I am American. At least, that’s my nationality. The stigma surrounding the word “American” makes me struggle to identify myself with it. When I am asked this question similar to “Where are you from?” or “What are you?” I always say I’m from the U.S. just to see their face contort. But when I am asked about my ethnicity I always say that I am Honduran and Filipina or Hispanic and Asian.
When I say this, I myself flinch, because deep down I feel this is not true. I feel I’m not enough of either to consider being put in the same sentence as them.
However, at this point, I have somewhat come to accept the idea of being “American.” Though the culture of the U.S. is not apparent, just like a blood stain on a white shirt, any person of color sticks out. When you think of an “American,” you think of burgers, hot dogs and the Fourth of July, but we are so much more than that. We are the capitalist scum, we are the righteous protesters on Wall Street, we are shooters, we are shot at, we are the suburbs, we are the ghetto. The history of the people versus the government is a long and strong one in our country. Most of the conflicts were to fight for something that was taken away or to gain something that was never had. The start of the U.S. independence was caused by people who were done with being under unfair government control, yet in many ways, continued to be the thing they ran from. But from the roots of the U.S., we were always the ones who fought. We were born to be free.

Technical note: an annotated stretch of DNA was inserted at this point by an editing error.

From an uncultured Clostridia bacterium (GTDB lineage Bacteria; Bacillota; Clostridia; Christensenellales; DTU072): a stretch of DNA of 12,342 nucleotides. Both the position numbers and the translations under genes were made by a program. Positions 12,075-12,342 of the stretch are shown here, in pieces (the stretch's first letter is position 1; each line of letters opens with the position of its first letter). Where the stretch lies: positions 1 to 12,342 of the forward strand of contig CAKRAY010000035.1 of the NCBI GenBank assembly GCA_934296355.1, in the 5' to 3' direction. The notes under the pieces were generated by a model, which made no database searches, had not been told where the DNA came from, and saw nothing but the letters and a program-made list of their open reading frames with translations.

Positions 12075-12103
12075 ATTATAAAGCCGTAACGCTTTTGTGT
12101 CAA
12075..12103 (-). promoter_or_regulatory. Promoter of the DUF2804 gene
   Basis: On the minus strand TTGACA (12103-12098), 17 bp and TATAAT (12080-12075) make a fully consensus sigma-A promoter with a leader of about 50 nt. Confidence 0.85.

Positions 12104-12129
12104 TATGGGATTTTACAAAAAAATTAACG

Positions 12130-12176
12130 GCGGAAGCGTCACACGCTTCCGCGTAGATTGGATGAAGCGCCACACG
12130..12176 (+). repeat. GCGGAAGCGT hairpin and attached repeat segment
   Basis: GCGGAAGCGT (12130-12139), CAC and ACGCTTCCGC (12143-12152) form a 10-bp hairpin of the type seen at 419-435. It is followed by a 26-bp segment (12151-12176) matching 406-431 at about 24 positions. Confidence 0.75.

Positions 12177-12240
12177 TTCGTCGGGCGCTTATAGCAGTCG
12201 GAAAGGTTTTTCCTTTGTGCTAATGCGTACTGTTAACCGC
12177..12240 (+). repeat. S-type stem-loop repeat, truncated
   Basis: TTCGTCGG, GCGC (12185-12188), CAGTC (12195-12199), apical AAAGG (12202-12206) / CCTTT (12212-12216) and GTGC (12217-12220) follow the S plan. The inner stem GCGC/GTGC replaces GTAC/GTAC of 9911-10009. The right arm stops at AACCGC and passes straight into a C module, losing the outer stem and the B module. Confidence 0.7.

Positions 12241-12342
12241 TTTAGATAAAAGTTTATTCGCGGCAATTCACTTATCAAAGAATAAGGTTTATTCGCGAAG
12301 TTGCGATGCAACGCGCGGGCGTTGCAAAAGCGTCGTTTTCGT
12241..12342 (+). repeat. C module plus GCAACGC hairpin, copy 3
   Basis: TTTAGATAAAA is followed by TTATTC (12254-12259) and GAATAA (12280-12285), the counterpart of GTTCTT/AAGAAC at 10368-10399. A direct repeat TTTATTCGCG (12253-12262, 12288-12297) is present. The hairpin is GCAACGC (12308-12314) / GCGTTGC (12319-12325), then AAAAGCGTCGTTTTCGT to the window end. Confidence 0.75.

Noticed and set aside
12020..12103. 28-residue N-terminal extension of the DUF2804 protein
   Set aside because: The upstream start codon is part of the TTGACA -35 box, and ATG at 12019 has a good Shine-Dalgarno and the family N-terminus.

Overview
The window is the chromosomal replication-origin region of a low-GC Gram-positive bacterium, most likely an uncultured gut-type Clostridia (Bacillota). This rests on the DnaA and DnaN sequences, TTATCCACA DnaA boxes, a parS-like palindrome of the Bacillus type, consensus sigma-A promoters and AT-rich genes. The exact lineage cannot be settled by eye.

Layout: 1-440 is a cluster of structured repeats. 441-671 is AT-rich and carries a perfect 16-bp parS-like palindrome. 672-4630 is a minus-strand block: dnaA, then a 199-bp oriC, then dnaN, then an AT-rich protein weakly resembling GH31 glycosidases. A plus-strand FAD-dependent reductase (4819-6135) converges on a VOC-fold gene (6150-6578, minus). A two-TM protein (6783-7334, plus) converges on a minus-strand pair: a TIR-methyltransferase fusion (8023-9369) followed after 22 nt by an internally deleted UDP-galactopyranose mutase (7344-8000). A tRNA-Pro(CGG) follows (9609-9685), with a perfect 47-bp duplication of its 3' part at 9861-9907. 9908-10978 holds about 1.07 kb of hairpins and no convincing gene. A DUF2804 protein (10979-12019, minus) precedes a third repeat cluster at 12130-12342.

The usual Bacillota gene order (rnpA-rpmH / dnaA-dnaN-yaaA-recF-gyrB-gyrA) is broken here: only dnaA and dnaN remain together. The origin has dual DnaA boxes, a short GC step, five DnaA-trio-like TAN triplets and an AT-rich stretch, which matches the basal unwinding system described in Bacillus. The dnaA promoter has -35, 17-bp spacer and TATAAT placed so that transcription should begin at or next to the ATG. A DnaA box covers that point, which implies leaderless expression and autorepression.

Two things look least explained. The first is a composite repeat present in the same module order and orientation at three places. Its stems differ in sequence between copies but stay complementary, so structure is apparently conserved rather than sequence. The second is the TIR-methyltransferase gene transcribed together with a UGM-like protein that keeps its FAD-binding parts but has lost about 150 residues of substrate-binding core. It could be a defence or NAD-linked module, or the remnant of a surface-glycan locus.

I say this to explain that although the U.S. is far more than just burgers, hot dogs and the Fourth of July, I still am not associated with the Christian housewife that gossips about Mary Lou Anne’s son at book club, not as if I could ever be any other Midwestern stereotype. Since I am not American enough to belong, I’m not Latina enough to belong, and I’m not Filipina enough to belong, I don’t belong. I’ve explained that I am not great at fulfilling the American prophecies so you’d expect me to be something else. I am not. I am whitewashed, to say the least. I grew up listening to classic American rock and all that. I never learned to move at parties; unlike Shakira, my hips share plenty of lies. Yet, as I’ve explored in other columns, I am constantly experiencing the push and pull of the cultures and environments that surround me and will continue to surround me. This is because the categories that societal norms have created don’t have a box for me. I’m too dark to be looked at as an American. There are few people that have had similar experiences as me. At this point, it’s hard to have anyone to express frustration to, as not many will get the feeling of being entirely left out of your identity.
You can’t be something that you’re not, and I wish it was far easier to just be yourself in the land of the free. I’ve learned to not let others tell me if I’m up to their standards.